Pilot work demonstrates the benefits of sensorimotor experience for students’ understanding of the angular momentum concept. Students completed a test measuring their understanding of physical systems both before and after a training exercise. During training, students observed a demonstration of angular momentum and torque (observation group) or became part of the physical system and felt the effects of a changing angular momentum themselves (sensorimotor group). The sensorimotor group improved their understanding of the relations between factors which influence angular momentum and torque. The observation group did not. Importantly, visual input and attentional demands were equated across students, suggesting that sensorimotor experience drove learning differences.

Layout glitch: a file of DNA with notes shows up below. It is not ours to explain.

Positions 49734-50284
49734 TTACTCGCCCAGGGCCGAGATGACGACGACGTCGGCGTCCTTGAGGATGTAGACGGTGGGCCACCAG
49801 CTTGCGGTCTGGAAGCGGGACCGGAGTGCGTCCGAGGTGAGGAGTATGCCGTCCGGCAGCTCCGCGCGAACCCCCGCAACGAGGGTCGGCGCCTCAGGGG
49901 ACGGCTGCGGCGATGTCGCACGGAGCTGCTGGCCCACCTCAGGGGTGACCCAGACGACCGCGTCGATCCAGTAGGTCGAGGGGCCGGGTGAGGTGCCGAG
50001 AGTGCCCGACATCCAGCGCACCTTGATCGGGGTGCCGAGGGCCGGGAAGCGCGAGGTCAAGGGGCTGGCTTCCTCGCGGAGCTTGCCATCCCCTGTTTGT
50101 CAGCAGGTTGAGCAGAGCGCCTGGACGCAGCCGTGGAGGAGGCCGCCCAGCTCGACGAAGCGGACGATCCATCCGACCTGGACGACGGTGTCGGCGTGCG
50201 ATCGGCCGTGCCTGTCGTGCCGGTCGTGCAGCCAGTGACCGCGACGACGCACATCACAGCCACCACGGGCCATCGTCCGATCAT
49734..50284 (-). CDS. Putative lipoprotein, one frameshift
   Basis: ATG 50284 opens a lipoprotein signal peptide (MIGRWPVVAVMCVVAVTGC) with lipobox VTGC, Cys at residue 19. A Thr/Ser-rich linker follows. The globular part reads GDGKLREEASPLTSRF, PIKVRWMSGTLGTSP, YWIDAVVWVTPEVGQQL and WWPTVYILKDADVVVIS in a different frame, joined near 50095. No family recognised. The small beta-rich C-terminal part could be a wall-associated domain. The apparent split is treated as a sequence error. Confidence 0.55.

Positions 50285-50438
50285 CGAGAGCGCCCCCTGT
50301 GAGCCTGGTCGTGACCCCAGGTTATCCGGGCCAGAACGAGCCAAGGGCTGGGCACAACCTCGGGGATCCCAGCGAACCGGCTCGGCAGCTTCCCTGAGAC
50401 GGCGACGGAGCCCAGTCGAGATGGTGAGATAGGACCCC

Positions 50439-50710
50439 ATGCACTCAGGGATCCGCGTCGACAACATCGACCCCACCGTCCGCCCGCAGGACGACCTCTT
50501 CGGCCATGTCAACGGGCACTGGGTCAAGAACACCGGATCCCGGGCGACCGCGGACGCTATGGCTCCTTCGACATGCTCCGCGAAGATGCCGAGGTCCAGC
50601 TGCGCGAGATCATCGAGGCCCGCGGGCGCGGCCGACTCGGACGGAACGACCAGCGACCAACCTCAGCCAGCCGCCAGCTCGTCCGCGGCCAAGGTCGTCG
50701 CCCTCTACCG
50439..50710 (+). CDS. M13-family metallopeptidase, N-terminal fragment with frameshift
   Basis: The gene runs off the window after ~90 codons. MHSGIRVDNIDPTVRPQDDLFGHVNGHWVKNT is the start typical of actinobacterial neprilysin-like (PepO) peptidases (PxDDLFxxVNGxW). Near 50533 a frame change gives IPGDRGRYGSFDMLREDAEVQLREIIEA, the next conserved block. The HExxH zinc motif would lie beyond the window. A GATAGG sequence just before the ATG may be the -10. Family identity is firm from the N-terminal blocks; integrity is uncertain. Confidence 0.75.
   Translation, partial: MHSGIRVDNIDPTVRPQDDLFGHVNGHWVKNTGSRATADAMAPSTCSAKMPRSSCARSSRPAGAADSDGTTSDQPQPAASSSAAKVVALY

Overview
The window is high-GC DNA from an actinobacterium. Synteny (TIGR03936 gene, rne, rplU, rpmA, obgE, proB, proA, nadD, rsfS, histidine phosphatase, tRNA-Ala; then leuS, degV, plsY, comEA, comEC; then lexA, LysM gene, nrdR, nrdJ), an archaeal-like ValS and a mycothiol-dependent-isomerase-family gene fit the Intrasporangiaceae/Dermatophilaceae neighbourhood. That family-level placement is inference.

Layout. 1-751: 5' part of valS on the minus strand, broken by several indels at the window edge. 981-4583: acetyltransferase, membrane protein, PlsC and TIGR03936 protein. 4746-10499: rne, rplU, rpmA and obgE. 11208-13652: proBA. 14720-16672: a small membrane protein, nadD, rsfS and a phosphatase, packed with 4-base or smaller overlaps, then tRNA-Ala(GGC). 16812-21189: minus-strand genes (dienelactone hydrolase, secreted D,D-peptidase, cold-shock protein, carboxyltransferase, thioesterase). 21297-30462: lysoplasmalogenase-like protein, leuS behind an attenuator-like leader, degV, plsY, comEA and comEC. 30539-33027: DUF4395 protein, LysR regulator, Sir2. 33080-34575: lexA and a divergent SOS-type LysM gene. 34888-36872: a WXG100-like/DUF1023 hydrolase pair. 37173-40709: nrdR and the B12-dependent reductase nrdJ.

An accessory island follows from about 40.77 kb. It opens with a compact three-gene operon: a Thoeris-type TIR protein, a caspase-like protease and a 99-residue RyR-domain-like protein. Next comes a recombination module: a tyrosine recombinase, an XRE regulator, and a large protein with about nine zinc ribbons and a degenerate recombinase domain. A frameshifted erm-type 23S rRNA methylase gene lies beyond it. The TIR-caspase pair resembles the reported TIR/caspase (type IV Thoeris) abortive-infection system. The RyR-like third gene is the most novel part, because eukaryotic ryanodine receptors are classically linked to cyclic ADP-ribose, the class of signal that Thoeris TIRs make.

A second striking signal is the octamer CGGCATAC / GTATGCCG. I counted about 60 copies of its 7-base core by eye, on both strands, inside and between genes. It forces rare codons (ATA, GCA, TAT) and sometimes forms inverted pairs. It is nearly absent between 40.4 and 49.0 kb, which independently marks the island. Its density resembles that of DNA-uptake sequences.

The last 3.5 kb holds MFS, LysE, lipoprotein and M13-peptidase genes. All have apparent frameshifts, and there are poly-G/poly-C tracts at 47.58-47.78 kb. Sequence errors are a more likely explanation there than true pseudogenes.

The findings from this work will advance physics education and also have the potential to impact learning in other STEM domains.